Is there a climate for industry change?

The industry’s news agenda has been dominated in the past week by the further moves to put the underwriters and brokers front and centre of the battle against climate change.

The visit of HRH The Prince of Wales to Lloyd’s a week ago to launch the Insurance Task Force as part of his Sustainable Markets Initiative (SMI) has seen senior figures from the industry talking publicly of a need for action.

Membership of the task force is a who’s who of the industry and they have announced a three pronged attack on the critical issues.

But in his speech The Prince of Wales called on the wider market to play its part.

“What I have always hoped is that the world will properly understand that what we do to the world around us, we do to ourselves,” he said. “This is why we must put Nature at the centre of our thinking. Nature after all has to profit too. If it doesn’t then, with every day that goes by, we curb and compromise the economic health and physical well-being of our children and our grandchildren.

“Indeed, this is why, after many years of attempting to get the message across, I thought it essential, in this moment of critical acceleration – and with the generous and energetic assistance of John Neal of Lloyd’s – to convene an Insurance Task Force, whose membership represents some of the largest insurance and reinsurance companies around the world. Without you, we would not be seeing the investment in, and growth of, renewables, nor the large-scale advances in the private sector that are creating the necessary transition in carbon-intensive industries. But, with time running out, the urgency for action has, I fear, never been so great. With this in mind, I can only ask you to join us in our efforts.”

He added: “If there is one insurance policy we need, it’s the one that guarantees the survival of the natural systems that sustain all life on Earth and us. We have to put Nature at the centre of our entire approach. With your active and committed help, I have no doubt that we will build a better future for the planet and the generations to come.”

For the underwriters the question of climate change has long been a thorny one. Extreme weather events cost the industry money but they also allow rates to be increased and they sell more policies. If you are not prone to hurricanes or flooding then you won’t buy the cover.

Many years ago at the World Insurance Forum in Dubai climate change was a topic for discussion and I asked the then AIG CEO Martin Sullivan why, if these companies were impacting the world’s greenhouse gas emissions didn’t AIG simply cease to underwrite the risks?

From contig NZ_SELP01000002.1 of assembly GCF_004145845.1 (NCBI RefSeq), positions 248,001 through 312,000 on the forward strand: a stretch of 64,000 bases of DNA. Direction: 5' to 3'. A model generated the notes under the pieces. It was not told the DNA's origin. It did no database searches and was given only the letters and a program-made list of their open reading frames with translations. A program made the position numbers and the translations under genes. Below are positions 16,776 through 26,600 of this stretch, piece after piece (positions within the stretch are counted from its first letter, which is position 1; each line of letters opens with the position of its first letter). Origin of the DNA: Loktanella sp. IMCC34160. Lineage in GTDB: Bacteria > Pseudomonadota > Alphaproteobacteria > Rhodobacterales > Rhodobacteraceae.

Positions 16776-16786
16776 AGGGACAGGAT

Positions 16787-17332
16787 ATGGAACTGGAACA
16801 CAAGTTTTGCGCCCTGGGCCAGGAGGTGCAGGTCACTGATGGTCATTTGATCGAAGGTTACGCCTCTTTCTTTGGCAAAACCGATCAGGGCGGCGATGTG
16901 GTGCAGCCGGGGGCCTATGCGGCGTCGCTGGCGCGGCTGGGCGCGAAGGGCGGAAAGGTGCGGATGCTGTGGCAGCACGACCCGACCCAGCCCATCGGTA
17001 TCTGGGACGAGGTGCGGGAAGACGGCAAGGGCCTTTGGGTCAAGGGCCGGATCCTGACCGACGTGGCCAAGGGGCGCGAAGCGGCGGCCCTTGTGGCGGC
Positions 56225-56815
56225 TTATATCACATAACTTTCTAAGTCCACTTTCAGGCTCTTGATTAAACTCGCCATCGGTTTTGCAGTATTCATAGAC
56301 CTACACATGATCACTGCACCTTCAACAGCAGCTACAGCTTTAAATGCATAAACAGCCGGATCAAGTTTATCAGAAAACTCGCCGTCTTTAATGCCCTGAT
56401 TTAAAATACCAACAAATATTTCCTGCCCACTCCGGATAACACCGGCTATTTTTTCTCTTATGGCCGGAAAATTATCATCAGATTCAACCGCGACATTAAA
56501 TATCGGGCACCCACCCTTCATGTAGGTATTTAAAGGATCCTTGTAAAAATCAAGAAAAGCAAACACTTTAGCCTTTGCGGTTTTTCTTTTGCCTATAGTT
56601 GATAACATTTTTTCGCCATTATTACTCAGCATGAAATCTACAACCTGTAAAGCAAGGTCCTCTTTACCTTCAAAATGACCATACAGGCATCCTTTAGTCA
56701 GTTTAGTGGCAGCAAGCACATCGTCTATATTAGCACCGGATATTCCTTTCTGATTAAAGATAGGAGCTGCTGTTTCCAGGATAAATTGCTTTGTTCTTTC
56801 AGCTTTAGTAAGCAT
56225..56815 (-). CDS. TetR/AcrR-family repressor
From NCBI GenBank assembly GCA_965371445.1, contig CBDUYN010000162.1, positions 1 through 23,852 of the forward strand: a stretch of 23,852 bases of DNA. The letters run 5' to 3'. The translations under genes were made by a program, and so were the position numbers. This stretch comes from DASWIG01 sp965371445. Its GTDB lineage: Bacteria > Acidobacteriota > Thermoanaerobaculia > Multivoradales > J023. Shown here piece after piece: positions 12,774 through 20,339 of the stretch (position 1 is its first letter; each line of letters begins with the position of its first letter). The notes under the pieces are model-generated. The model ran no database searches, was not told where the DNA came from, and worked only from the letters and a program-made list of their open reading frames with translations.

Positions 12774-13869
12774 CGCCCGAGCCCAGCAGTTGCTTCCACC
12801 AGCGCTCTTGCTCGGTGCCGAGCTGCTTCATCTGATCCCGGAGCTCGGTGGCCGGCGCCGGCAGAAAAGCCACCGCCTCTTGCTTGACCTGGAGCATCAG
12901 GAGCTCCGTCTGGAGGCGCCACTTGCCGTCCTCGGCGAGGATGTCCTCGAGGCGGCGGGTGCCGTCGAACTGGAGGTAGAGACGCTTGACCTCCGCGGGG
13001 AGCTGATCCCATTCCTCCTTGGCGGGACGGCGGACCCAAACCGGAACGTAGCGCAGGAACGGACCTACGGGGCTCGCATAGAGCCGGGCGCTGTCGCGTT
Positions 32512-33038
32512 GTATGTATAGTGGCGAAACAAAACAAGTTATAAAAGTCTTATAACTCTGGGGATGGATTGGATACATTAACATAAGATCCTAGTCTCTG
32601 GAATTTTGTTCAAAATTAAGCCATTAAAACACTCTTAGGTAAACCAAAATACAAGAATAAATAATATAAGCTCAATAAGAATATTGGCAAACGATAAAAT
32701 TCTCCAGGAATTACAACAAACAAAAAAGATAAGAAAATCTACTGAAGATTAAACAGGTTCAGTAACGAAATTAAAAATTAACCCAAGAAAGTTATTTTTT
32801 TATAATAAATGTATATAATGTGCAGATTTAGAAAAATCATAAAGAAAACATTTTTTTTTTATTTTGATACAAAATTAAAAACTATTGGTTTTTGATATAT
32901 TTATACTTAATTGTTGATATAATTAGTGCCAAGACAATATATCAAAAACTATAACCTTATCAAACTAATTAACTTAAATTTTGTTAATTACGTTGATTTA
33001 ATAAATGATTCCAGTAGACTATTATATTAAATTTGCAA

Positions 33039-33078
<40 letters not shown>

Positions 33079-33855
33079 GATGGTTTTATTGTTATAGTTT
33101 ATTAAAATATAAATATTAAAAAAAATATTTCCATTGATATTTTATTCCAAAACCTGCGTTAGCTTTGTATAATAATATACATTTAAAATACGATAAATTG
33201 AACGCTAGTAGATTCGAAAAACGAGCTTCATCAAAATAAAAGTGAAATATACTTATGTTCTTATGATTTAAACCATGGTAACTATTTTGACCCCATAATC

His response was simple. “If we don’t someone else will.”

Publicly things have moved on. The pressure from activists, governments, shareholders and regulators have put climate change and ESG at the top of the agenda, but there remains a rub.

The world will be heavily reliant on fossil fuels for decades to come, with many developing economies reliant on oil, gas and coal for large parts of their GDPs.  As such those very firms will need insurance coverage. It is one thing to say that insurers will work with fossil fuel firms to support their transition to renewable energy production, but it is also likely that transformation will only happen when the last oil reserves have been emptied.

Until such time insurers will be the subject of protest and accusation while they still cover risks that are deemed to be at odds with the move to net zero. Internally it will also ride a coach and horses though their own ESG efforts as regulators have made it clear that insurers will be judged not only on their own carbon footprint but also that of their policyholders.

And for all the talk of a withdrawal of capacity, Martin Sullivan was spot on as there remain some in the market who see the fossil fuel firms as a real opportunity while it lasts and would have little compunction picking up the risks that others may see as no longer palatable.

For the underwriters the question of climate change has long been a thorny one. Extreme weather events cost the industry money but they also allow rates to be increased and they sell more policies. If you are not prone to hurricanes or flooding then you won’t buy the cover.

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